I purchased my plane tickets for Hong Kong last week. I’ll be heading out a few days early and visiting my Uncle in Nanning. When I sent him my itinerary he sent a quick email back saying, “I keep thinking about things I think you would find interesting…I would like you to see old and new China. Do you have an aversion to any foods? Spicy etc.?” I’ve traveled all over the world but I’ve never been to China and the truth is I know so little about China. Old and New? I should probably know but the truth is I’m not sure I know what he means. And I love foods of all kinds but I sent a stereotypical American response saying, “I love spicy foods, I just don’t want to eat cat.” (-:
I know I have a lot to learn. Old and New China. I’m curious to learn and even more curious to experience it myself. Hong Kong Culture, Word and Image, edited by Kam Louie gave me a glimpse as to what we will get to experience in just a few months. Hong Kong seems to be a colliding of cultures. Not just two cultures colliding but two cultures colliding and making something new. In his intro Louie says, “What is Hong Kong culture? Anyone who has been to Hong Kong before and after 1997 would know that when it belonged to Britain, Hong Kong culture was not really British, and now that the former colony is part of China, its culture is not exactly Chinese either. It is a cliché to say that Hong Kong today benefits from the economic growth in China, without the political restrictions the rest of China has to operate under.” Old and new have collided and made something all together new. I can’t wait to experience it for myself.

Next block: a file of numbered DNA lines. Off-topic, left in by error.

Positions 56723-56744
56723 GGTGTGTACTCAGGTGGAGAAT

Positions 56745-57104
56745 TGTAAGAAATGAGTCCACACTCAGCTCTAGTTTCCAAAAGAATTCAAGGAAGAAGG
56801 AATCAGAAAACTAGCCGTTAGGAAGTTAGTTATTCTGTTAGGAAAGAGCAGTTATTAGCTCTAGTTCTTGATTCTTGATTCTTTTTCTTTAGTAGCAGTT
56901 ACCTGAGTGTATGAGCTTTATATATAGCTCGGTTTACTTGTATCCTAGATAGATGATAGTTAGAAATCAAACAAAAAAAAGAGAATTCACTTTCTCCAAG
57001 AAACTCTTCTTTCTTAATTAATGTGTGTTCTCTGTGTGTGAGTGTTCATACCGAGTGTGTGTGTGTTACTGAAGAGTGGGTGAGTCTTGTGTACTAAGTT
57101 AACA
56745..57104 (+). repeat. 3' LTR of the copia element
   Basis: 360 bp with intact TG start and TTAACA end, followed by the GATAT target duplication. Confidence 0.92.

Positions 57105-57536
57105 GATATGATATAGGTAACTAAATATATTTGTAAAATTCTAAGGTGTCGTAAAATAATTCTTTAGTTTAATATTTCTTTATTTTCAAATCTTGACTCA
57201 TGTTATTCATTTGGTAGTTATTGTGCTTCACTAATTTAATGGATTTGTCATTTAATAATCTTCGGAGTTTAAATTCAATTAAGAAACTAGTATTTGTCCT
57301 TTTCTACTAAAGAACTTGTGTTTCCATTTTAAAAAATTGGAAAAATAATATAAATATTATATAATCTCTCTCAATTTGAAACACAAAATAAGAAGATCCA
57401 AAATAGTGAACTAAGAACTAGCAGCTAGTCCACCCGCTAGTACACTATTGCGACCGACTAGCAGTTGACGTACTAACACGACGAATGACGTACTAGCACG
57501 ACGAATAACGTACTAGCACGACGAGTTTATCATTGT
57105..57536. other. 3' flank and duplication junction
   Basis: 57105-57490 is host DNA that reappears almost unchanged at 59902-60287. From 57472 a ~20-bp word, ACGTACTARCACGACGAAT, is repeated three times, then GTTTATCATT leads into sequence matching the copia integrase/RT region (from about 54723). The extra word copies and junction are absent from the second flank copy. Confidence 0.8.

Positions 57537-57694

I found Louie’s comments about Hong Kong re-defining itself to be very interesting. Louie says, “Hong Kong culture, while unique, has many facets that can be traced to Chinese roots and global influences…the city is haunted not just by the spectacular and more subtle changes that have occurred in recent times, it is also haunted by the urgency with which it feels it needs to re-define itself with reference to other cities such as Sydney.” David Clarke (Chapter 3) goes on to explain this “haunting” with more depth. Explaining that Hong Kong has ambition to be a World City, and because of that ambition they are “haunted” to have an unique, impacting, and powerful footprint in our world. After reading Clarke’s thoughts in chapter 3 I’m left wondering if ambition pushes culture? As our urban centers around the world build bigger and bigger skyscrapers, as they develop the arts, and craft their unique identity, are our cities really doing this to “one up” others or maybe just to fit in? I’m intrigued and I have a lot to learn. I’m now even more excited to visit this country and this city.
 Kam, Louie, Hong Kong Culture Word and Image. (Hong Kong: Hong Kong University Press, 2010), 1.
 Ibid., 3
 Ibid., 43